|59.||Laeger, T., Pöhland, R., Metges, C.C., and Kuhla, B. (2012). The ketone body β-hydroxybutyric acid influences agouti-related peptide expression via AMP-activated protein kinase in hypothalamic GT1-7 cells. Journal of Endocrinology 213, 193-203.|
|60.||Stubbs BJ, Cox PJ, Evans RD, Cyranka M, Clarke K, De wet H. A Ketone Ester Drink Lowers Human Ghrelin and Appetite. Obesity (Silver Spring). 2018;26(2):269-273.|
|61.||Sumithran, P., Prendergast, L. A., Delbridge, E., Purcell, K., Shulkes, A., Kriketos, A., & Proietto, J. (2013). Ketosis and appetite-mediating nutrients and hormones after weight loss. Eur J Clin Nutr, 67(7), 759-764.|
|62.||Gibson, A.A., Seimon, R.V., Lee, C.M., Ayre, J., Franklin, J., Markovic, T.P., Caterson, I.D., and Sainsbury, A. (2015). Do ketogenic diets really suppress appetite? A systematic review and meta-analysis. Obes. Rev. 16, 64-76.|
|63.||Bueno, N. B., de Melo, I. S., de Oliveira, S. L., & da Rocha Ataide, T. (2013). Very-low-carbohydrate ketogenic diet v. low-fat diet for long-term weight loss: a meta-analysis of randomised controlled trials. Br J Nutr, 110(7), 1178-1187.|
|64.||Hanahan, D., and Weinberg, R.A. (2011). Hallmarks of cancer: the next generation. Cell 144, 646-674.|
|65.||Warburg, O. (1956). On the origin of cancer cells. Science 123.|
|66.||Seyfried TN, Flores RE, Poff AM, D'agostino DP. Cancer as a metabolic disease: implications for novel therapeutics. Carcinogenesis. 2014;35(3):515-27.|
|67.||Seyfried, T.N. (2015). Cancer as a mitochondrial metabolic disease. Frontiers in Cell and Developmental Biology 3, 43.|
|68.||Nebeling, L.C., Miraldi, F., Shurin, S.B., and Lerner, E. (1995). Effects of a ketogenic diet on tumor metabolism and nutritional status in pediatric oncology patients: two case reports. J. Am. Coll. Nutr. 14.|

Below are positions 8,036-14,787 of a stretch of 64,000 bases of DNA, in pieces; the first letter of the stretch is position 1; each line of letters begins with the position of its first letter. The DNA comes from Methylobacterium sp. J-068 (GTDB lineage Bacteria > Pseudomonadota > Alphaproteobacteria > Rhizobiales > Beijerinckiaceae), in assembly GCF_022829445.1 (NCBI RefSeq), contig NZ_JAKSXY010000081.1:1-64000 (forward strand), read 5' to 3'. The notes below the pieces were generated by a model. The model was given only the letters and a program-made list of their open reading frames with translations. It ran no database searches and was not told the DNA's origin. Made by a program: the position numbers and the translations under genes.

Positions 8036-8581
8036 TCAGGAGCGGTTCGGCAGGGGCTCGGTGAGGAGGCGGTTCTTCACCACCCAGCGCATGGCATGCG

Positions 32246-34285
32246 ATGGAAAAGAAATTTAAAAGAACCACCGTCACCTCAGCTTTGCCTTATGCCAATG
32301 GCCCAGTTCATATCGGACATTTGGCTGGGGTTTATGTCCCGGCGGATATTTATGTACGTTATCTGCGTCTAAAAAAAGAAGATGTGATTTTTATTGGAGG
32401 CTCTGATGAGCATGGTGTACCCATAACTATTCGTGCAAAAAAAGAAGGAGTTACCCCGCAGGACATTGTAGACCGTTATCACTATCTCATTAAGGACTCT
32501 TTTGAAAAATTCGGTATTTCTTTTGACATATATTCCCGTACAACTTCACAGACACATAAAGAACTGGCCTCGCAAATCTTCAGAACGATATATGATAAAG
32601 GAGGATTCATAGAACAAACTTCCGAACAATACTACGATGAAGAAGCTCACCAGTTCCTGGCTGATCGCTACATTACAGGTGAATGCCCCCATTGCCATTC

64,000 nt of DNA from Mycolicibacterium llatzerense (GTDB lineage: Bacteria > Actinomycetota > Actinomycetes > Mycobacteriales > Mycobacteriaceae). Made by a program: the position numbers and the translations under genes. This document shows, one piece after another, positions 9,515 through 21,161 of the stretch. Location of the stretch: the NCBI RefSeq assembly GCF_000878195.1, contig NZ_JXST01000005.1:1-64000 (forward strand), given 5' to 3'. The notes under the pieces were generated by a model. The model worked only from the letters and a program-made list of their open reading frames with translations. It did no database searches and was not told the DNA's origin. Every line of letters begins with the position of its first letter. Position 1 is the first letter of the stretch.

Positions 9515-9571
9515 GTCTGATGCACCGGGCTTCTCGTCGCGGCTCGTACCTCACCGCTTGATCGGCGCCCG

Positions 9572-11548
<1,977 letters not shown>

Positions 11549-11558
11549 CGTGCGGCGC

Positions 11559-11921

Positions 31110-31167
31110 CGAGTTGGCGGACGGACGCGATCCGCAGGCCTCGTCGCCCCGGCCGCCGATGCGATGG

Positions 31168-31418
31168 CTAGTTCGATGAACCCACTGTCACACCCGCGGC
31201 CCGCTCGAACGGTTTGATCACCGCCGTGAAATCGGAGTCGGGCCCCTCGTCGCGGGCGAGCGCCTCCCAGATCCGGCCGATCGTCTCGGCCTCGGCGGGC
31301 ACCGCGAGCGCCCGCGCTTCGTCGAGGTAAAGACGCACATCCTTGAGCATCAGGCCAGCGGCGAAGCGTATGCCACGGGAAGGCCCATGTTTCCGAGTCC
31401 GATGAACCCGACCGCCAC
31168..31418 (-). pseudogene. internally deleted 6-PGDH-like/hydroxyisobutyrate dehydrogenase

|69.||Fine, E.J., Segal-Isaacson, C.J., Feinman, R.D., Herszkopf, S., Romano, M.C., Tomuta, N., Bontempo, A.F., Negassa, A., and Sparano, J.A. (2012). Targeting insulin inhibition as a metabolic therapy in advanced cancer: A pilot safety and feasibility dietary trial in 10 patients. Nutrition 28, 1028-1035.|
|70.||Zuccoli, G., Marcello, N., Pisanello, A., Servadei, F., Vaccaro, S., Mukherjee, P., and Seyfried, T.N. (2010). Metabolic management of glioblastoma multiforme using standard therapy together with a restricted ketogenic diet: Case Report. Nutr Metab (Lond) 7, 33.|
|71.||Poff, A.M., Ari, C., Arnold, P., Seyfried, T.N., and D'Agostino, D.P. (2014). Ketone supplementation decreases tumor cell viability and prolongs survival of mice with metastatic cancer. Int. J. Cancer 135, 1711-1720.|
|72.||Gannon, M.C., and Nuttall, F.Q. (2004). Effect of a high-protein, low-carbohydrate diet on blood glucose control in people with type 2 diabetes. Diabetes 53.|
|73.||Hussain, T.A., Mathew, T.C., Dashti, A.A., Asfar, S., Al-Zaid, N., and Dashti, H.M. (2012). Effect of low-calorie versus low-carbohydrate ketogenic diet in type 2 diabetes. Nutrition 28.|